2
\$\begingroup\$

I am having two boards(1.5Feet x 1Feet each) which are connected in a backplane. I2C master is in BOARD1 and the slave(Temperature Sensor) in BOARD2. In 100KHz mode, I am able to read the slave properly but when I move to 400KHz mode I am not gettign any response from slave.

Please find the attached diagram for the I2C diagram, there are some MUX and SWITCHES are connected on the I2C lines. I have shown only SCL in the picture but SDA is also the same connection.

In the above case there are 3 pull up resistors on both SCL and SDA line. Can anyone tell us how to find the right pull up value for all three resistors.

And one more thing is BOARD1 and BOARD2 has their own 3.3V supply generated on board. I have also written the input capacitance of each devices in the picture.

\$\endgroup\$
  • \$\begingroup\$ The schematic didn't come through. Upload your schematic somewhere (pdf or picture) and add a link to your post. \$\endgroup\$ – Nick Alexeev Jan 3 '13 at 7:34
  • \$\begingroup\$ Please add schematics and datasheet links for the I2C parts. Also, a brief explanation of what the boards are expected to do, may help. \$\endgroup\$ – Anindo Ghosh Jan 3 '13 at 7:35
6
\$\begingroup\$

Since your I2C works at 100Khz, but not 400 Khz, it is a good idea to look at the various factors that have an effect on timing.

1: Check that your slave board supports 400Khz.

2: Resistor values are too big.

When the timing is increased from 100k to 400k, the period of the clock drops from 10 us to 2.5 us.

This means that the rising edge of your data/clock signals has a significantly less amount of time to settle. the time taken is calculated as follows:

t = rc

the capacitance on the bus is usually constant and a property of each device. It sounds like you have these. Add them up.

The resistor values are the next variable. Since you have three in parallel, you need to add them using 1/Rt = 1/R1 + 1/R2 + 1/R3 and so on. You only need one resistor on the bus, so having three in parallel is going to lower the total resistance.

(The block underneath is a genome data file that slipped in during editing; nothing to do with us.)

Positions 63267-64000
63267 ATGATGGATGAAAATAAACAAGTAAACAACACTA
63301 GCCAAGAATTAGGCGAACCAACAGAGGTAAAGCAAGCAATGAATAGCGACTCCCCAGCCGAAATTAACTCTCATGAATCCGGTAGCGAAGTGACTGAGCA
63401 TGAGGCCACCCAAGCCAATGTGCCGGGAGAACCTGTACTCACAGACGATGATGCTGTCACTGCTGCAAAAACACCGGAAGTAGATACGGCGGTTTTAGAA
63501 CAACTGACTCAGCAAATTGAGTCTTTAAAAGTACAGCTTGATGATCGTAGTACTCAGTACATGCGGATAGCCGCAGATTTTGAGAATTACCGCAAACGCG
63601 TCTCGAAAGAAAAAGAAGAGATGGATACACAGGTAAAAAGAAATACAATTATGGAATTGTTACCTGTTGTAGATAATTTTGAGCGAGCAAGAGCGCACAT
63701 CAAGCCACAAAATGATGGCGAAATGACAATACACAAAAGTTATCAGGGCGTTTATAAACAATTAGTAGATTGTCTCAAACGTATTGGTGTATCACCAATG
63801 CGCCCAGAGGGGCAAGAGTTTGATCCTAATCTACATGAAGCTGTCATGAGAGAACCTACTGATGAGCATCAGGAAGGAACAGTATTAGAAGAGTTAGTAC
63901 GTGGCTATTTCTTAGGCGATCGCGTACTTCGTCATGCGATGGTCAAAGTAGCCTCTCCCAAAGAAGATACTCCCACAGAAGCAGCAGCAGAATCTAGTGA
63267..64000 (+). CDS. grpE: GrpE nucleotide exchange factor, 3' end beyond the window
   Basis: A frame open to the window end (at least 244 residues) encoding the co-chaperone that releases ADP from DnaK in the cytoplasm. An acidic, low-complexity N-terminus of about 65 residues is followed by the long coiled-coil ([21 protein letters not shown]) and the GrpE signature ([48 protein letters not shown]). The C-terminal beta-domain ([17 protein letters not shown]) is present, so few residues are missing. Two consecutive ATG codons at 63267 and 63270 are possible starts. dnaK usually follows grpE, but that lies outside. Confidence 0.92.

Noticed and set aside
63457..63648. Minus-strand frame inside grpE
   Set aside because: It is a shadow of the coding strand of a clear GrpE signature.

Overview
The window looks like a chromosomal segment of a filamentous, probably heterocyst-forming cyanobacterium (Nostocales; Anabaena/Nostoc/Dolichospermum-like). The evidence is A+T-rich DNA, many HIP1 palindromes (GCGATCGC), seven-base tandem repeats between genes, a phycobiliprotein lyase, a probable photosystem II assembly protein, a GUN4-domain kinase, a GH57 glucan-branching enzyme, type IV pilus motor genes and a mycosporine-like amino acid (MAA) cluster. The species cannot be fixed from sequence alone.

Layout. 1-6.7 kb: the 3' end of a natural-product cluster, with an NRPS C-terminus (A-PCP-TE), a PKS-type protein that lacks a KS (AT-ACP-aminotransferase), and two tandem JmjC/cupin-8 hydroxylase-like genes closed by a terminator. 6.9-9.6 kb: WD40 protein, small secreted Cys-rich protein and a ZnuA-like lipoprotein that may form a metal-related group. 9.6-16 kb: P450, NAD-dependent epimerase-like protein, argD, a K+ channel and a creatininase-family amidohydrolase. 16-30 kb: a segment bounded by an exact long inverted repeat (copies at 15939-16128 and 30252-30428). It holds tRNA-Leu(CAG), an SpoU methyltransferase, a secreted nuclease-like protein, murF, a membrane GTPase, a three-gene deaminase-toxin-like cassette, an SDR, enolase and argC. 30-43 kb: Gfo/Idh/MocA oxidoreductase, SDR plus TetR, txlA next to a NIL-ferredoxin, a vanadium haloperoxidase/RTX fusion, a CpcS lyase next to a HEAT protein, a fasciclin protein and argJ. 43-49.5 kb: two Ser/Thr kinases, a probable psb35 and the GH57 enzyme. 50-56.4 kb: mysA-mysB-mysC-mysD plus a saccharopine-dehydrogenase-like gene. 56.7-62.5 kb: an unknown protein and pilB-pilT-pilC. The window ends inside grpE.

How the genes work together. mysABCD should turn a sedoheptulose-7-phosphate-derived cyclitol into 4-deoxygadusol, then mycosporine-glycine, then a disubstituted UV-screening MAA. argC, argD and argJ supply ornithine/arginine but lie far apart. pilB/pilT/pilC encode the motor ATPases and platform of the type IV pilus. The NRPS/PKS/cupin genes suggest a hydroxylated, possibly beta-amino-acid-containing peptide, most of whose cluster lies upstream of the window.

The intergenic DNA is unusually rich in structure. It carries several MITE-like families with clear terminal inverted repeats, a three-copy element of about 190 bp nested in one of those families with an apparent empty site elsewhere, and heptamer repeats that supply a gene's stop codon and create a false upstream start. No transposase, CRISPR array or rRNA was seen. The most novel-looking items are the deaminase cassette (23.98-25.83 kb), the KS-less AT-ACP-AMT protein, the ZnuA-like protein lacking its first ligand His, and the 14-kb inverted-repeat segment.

You can now calculate t using the above formula. If it is more than 300ns (just over 10% of your clock period at 400k), then the rise time is out of I2C spec. Here, table 5, page 32.

If you'd like to calculate the correct resistor value, you can re-arrange the above formula to get R=t/c and work from there, where T is 300ns or less.

\$\endgroup\$
  • \$\begingroup\$ Nice answer. But there is also a minimum boundary for the resistor value. If it is really low, the rise time will be very small, which is nice. In fact not that nice if your product has to comply with some EMC standard. But if the value if too small, the drivers will drain more current to pull the lines low. At the limit, the drivers would not by able to pull the lines below the Vil thresholds. \$\endgroup\$ – Blup1980 Jan 3 '13 at 10:15
  • \$\begingroup\$ I knew there was a minimum, but I didn't know the exact reasoning offhand. haven't encountered it often enough! on that thought though, the high current would cause the edge to overshoot and cause nasty ringing, messing up the emc? \$\endgroup\$ – stanri Jan 3 '13 at 10:58
  • \$\begingroup\$ The quicker the signal (short rise or fall time) the more harmonics you have in it. And you really dislikes theses harmonics when doing EMC compliance. \$\endgroup\$ – Blup1980 Jan 5 '13 at 8:34

Your Answer

By clicking “Post Your Answer”, you agree to our terms of service, privacy policy and cookie policy

Not the answer you're looking for? Browse other questions tagged or ask your own question.